It is May, crab hunting season, and the men are hunting land crabs in the swamp at Holland Bay, St. Thomas. Holland Bay—one more haunting Anglo-Saxon name!—has a long coastline thick with mangrove and wind-blown palm trees. Holland Bay used to be part of Holland Estate, one of the most profitable sugarcane plantations in the New World, owned by one of Jamaica’s wealth­iest sugar planters, Simon Taylor. Green swamp has now engulfed the estate and subsumed the plantation. Its vanishing makes the mud, in the wet season, an uncommonly fertile breeding place for crabs. The flames of the torches highlight the pale blue shells of the crabs as they try to scuttle back, in the thousands, to holes in the muddy ground. But a hand, quick and dexterous, often catches several at a time and puts them in sugar bags.

Consider the sugar bags.

Called “crocus bags” in Jamaica, they are burlap sacks woven mostly from Indian jute. The enslaved people, like the ones who lived and died on Holland Estate, filled millions of these bags with sugar. The bags were then shipped to markets in every crevice and corner of Europe.

What are you looking for?

When the Maroons raided the plantations, crocus bags were one of the staple items they brought back to their mountain com­munities. Almost every aspect of Maroon life (consider the abeng) was touched by these crocus bags. They were repurposed as cloth­ing, as gunpowder satchels, as bedding, as carriers for the abeng, as tinder wrapped around the ends of sticks to light aflame and hurl at the plantations.

What are you looking for?

The sugarcane burned. The green burned. The boiling house burned. The curing house burned. The great house burned. The barracks burned. The spectacular banality of avarice burned. All those souvenirs of suffering, candied into molten fire.

Thinking of that burning, I remember the conflagrations I used to see as a boy, when the green canes were lit and left to burn over­night before harvesting began in the morning. I remember those flames in the dark. In my memory, they resemble the thin gelati­nous glaze of Tropical Fantasy soda Ward poured on a baby stroller and left to harden with garbage bags, old clothes, plants, and other found objects, in a sculpture called, with striking irony, Trophy.

It is a nightmare vomit, a mutant of imperial creation. Do you see?

iron heavens (1995)
the torches, burning at the low ebb of predawn darkness, echo the stars melting like crushed ice in the sky.

I hear a conflagration, not of fire but of wings, myriad wings unfolding like those of bats, or those of angels, whether ascend­ing or descending it is impossible to tell, neither does it matter, for what I hear in these wings is an exultation that makes of the human, angel, and of the angel, human: such are the multitudi­nous wings rattling louder because charred. They clatter with joy, a joy eclipsing suffering and anything else that might corrupt the immense, apocalyptic upheaval of laughter in the swamp.

The wings are the same as the men’s hands, sinking deep into the mud to catch crabs. The wings are the same as the hands that sank deep to pick the cotton and sank deep to cut the cane with the same devotion, though not with the same fury. They are filling the crocus bags with crabs. They do so with an intimacy that comes from the authentic faith in the work of the hands of humans or angels. They reach deep down into the mud. It could be that they are reaching into the sky, opening a portal.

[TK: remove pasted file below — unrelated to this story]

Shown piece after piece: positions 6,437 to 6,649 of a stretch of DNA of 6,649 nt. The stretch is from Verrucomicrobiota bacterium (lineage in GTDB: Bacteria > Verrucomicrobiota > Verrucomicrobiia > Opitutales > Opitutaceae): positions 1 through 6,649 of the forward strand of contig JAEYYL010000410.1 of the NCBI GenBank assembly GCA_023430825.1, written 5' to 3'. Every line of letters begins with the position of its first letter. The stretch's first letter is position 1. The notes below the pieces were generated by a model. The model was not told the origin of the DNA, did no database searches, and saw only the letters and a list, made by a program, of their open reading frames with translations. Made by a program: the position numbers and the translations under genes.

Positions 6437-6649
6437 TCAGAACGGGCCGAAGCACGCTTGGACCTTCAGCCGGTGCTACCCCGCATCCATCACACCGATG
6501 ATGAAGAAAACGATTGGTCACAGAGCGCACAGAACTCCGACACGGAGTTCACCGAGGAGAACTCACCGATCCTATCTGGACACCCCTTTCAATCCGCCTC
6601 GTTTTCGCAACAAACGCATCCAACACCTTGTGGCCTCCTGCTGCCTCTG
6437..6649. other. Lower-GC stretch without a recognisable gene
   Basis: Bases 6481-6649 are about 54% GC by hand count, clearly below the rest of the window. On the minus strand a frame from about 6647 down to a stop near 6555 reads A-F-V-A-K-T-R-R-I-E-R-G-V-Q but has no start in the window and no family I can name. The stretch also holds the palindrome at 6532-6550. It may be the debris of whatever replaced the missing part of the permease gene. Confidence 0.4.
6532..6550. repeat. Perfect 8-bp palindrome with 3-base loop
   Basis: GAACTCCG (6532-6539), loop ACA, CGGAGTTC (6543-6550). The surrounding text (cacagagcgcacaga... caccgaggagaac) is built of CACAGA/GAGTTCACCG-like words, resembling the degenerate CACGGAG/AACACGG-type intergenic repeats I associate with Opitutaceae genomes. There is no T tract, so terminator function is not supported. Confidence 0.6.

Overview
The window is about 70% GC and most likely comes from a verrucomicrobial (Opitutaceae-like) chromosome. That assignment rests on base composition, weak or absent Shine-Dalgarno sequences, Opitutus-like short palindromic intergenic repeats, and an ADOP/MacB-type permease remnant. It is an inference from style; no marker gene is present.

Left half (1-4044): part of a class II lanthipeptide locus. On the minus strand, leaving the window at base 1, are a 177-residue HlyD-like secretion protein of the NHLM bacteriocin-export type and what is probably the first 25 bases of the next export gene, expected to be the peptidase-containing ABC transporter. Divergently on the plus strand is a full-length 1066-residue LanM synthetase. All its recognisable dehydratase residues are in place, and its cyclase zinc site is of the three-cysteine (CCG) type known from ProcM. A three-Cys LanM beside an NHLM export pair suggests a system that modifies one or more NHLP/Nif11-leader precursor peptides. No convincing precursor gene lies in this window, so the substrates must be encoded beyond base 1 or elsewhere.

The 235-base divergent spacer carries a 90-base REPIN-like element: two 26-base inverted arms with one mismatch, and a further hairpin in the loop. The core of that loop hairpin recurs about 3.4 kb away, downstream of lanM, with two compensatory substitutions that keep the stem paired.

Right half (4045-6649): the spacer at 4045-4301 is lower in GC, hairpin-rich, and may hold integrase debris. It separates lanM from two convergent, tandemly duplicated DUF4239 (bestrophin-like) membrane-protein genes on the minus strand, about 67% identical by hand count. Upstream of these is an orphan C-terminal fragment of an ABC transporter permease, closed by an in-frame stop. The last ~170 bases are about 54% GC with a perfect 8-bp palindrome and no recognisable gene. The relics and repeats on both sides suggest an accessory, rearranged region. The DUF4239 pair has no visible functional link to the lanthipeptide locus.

Nari Ward, Trophy, 1993. Baby stroller, found objects, sugar, Tropical Fantasy soda, car battery. 65 x 55 x 31 inches (165 x 138 x 79 cm). Installation view, Nari Ward: We the People, New Museum, New York, New York, 2019. Courtesy the artist and Lehmann Maupin, New York, Hong Kong, Seoul, and London. Photo by Maris Hutchinson / EPW Studio

breathing panel: oriented left and breathing panel: oriented right (2015)

I can’t breathe I can’t breathe I can’t breathe I can’t breathe

I can’t breathe I can’t breathe I can’t breathe I can’t breathe

I can’t breathe I can’t breathe I can’t breathe I can’t breathe

I can’t breathe I can’t breathe I can’t breathe I can’t breathe

morning light sifts through the swamp. The otherworldly, ser­pentine roots of trees emerge from the ground, covered in morass and mud. The island has traveled overnight. A womb. A slave ship. An ark. None and all. The damp mud stench has the new freshness of sea salt. How, all along in the night, the sea was hidden! The salt freshness at dawn now suddenly fills their nostrils.

The Coca-Cola and 7-Up and Pepsi and Fanta bottle torches are out. The crab hunters, in a rugged single-file line, make their way home, back to the shacks of the barracks of Duckenfield, Bellrock Lane, Jane Ash Corner, Golden Grove, Lyssons, and Peacock Hill. Their crocus bags, twitching on their shoulders, are full of crabs.

Then the same looker from several hours ago, now at the back of the line, sees something unexpected: hundreds of herons rising from a cluster of swamp trees. The looker stops to watch them. The others keep walking toward the green, their voices sparse but loud. The herons fly seaward in a single soundless arc. Then, just before disappearing from sight, they seem to pause, as if on the threshold of an entrance in the sky. The looker’s eyes widen in astonishment. The birds disappear through the invisible portal, and when the looker turns to the others, mouth opened to shout to them, they too have already disappeared in the morning expanse of Caribbean light.

Ishion Hutchinson was born in Port Antonio, Jamaica. His awards include the Joseph Brodsky Rome Prize, the Windham-Campbell Prize for Poetry, and the National Book Critics Circle Award.
Originally published:
December 6, 2022